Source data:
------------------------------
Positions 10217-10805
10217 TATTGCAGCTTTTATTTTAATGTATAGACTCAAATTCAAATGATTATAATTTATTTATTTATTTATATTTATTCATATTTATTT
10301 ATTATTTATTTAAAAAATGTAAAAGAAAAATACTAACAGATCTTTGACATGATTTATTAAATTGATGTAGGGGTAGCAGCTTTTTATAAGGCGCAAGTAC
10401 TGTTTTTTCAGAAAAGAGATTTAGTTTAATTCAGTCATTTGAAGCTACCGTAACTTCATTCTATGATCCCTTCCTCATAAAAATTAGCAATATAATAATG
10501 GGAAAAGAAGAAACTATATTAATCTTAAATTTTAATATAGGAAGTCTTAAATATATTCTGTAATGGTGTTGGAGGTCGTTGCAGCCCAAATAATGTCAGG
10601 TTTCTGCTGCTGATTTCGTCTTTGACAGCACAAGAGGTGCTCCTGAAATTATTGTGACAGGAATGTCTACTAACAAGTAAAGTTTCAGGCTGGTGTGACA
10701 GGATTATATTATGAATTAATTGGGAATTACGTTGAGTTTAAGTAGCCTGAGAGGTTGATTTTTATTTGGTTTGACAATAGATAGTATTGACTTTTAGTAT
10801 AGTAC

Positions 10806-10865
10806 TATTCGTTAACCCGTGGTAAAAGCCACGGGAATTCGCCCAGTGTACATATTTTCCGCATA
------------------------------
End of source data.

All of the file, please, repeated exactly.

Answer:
Positions 10217-10805
10217 TATTGCAGCTTTTATTTTAATGTATAGACTCAAATTCAAATGATTATAATTTATTTATTTATTTATATTTATTCATATTTATTT
10301 ATTATTTATTTAAAAAATGTAAAAGAAAAATACTAACAGATCTTTGACATGATTTATTAAATTGATGTAGGGGTAGCAGCTTTTTATAAGGCGCAAGTAC
10401 TGTTTTTTCAGAAAAGAGATTTAGTTTAATTCAGTCATTTGAAGCTACCGTAACTTCATTCTATGATCCCTTCCTCATAAAAATTAGCAATATAATAATG
10501 GGAAAAGAAGAAACTATATTAATCTTAAATTTTAATATAGGAAGTCTTAAATATATTCTGTAATGGTGTTGGAGGTCGTTGCAGCCCAAATAATGTCAGG
10601 TTTCTGCTGCTGATTTCGTCTTTGACAGCACAAGAGGTGCTCCTGAAATTATTGTGACAGGAATGTCTACTAACAAGTAAAGTTTCAGGCTGGTGTGACA
10701 GGATTATATTATGAATTAATTGGGAATTACGTTGAGTTTAAGTAGCCTGAGAGGTTGATTTTTATTTGGTTTGACAATAGATAGTATTGACTTTTAGTAT
10801 AGTAC

Positions 10806-10865
10806 TATTCGTTAACCCGTGGTAAAAGCCACGGGAATTCGCCCAGTGTACATATTTTCCGCATA